Politics

August 6, 2013

Obama pitches mortgage overhaul as housing rallies

The president proposes a broad overhaul of the nation's mortgage system, including replacing Fannie Mae and Freddie Mac.

By Julie Pace / The Associated Press

(Continued from page 1)

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President Barack Obama waves to the crowd as he arrives to speak about housing Tuesday at Desert Vista High School in Phoenix. Afterward, the president headed to Los Angeles to appear on "The Tonight Show with Jay Leno."

The Associated Press

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President Obama's plan would phase out Fannie Mae and Freddie Mac, replacing them with a system that relies on the private sector to buy mortgages from lenders.

AP

The nationwide housing recovery has been providing critical support to the economy at a time when manufacturing and business investment have stagnated. Steady job growth and low mortgage rates in the past year have also fueled more home sales. The increased demand, along with a tight supply of homes for sale, has pushed home prices higher and encouraged builders to start more homes and create more construction jobs.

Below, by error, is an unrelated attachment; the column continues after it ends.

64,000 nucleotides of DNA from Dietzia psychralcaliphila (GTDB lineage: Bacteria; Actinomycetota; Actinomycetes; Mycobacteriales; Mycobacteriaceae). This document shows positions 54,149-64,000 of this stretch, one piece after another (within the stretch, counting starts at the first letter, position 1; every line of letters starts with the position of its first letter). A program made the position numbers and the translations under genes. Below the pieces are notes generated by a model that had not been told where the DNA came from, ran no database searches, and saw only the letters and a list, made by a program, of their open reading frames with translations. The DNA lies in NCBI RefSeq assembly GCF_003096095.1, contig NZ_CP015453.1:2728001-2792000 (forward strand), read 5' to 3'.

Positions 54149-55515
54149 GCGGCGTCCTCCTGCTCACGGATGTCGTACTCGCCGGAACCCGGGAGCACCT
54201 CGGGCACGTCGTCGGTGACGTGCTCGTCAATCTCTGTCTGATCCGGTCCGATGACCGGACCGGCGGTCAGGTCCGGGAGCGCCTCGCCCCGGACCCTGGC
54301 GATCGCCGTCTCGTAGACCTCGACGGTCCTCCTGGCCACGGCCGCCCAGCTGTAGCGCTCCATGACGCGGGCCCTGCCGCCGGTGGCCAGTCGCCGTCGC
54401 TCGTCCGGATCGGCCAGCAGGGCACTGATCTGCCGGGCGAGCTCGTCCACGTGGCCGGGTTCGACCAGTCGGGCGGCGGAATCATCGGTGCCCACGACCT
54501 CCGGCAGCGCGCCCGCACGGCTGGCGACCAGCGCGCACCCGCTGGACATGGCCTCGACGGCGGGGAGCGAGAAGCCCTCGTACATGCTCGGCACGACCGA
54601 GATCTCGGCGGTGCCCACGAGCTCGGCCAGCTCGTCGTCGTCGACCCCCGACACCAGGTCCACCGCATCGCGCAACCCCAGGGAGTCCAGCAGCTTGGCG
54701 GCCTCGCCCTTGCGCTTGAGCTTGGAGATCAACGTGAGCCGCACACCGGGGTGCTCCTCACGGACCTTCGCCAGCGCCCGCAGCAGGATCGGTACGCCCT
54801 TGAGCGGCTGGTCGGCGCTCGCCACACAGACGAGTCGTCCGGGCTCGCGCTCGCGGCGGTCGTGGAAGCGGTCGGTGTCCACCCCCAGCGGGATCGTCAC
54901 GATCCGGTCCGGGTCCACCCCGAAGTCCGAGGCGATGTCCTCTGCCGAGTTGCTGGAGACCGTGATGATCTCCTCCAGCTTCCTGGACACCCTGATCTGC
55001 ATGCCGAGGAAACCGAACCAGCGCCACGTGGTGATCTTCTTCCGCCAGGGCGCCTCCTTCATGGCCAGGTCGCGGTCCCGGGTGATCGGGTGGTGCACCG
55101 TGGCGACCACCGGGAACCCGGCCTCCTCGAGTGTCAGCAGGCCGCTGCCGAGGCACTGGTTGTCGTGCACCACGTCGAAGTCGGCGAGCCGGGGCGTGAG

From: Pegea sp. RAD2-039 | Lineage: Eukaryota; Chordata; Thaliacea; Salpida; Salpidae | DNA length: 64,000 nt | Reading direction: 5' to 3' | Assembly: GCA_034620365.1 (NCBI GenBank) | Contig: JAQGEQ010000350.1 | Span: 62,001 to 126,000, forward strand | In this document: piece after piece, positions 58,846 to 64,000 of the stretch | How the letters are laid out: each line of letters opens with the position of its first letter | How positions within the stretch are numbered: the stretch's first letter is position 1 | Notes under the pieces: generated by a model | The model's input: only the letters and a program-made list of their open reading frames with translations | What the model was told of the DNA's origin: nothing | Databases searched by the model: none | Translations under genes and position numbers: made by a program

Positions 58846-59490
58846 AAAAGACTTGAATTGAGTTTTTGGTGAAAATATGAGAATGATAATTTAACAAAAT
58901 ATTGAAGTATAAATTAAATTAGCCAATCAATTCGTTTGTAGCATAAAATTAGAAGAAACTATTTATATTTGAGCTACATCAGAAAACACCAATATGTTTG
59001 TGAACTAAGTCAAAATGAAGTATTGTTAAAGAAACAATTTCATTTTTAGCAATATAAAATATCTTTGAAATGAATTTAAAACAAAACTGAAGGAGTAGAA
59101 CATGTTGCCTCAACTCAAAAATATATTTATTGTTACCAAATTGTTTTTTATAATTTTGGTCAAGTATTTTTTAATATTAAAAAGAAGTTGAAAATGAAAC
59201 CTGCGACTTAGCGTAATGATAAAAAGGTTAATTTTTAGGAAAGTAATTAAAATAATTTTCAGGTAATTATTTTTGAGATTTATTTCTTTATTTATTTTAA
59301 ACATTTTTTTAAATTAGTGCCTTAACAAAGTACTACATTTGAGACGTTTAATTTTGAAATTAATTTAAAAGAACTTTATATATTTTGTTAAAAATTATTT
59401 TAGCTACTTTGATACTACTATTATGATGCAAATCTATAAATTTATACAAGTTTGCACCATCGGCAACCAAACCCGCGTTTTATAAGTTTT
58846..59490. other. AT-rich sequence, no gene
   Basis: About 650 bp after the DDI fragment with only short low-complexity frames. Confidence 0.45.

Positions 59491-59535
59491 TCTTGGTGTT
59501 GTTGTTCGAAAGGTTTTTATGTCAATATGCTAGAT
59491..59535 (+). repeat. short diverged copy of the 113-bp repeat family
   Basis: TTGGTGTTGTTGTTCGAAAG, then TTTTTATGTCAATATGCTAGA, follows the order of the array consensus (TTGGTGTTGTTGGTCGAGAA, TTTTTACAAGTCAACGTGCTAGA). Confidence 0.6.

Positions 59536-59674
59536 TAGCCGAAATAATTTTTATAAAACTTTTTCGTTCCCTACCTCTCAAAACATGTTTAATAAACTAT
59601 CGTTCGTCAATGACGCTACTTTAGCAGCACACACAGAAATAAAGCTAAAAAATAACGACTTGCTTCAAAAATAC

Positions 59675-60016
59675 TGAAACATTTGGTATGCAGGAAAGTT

Seeking to highlight the broad impact of the housing market, Obama opened his stop in Phoenix with a tour of Erickson Construction, a company that makes building frames for homebuilders in three western states. The White House said the company's workforce has expanded from less than 100 employees at the depths of the recession to more than 580.

Just two years ago, the region was in the throes of the worst housing collapse in the country, with prices down nearly 60 percent from their June 2006 peak and banks foreclosing on 70,000 homeowners a year. While the current median home price remains below peak, the levels have risen 66 percent from September 2011. Buyers are plentiful and homes for sale scarce, leading to bidding wars for resale homes.

At the high school in Phoenix, students in the audience interrupted Obama with a rendition of "Happy Birthday;" the president turned 52 on Sunday.

"I'm now 52, and Michelle says I don't look a day over 51," Obama quipped.

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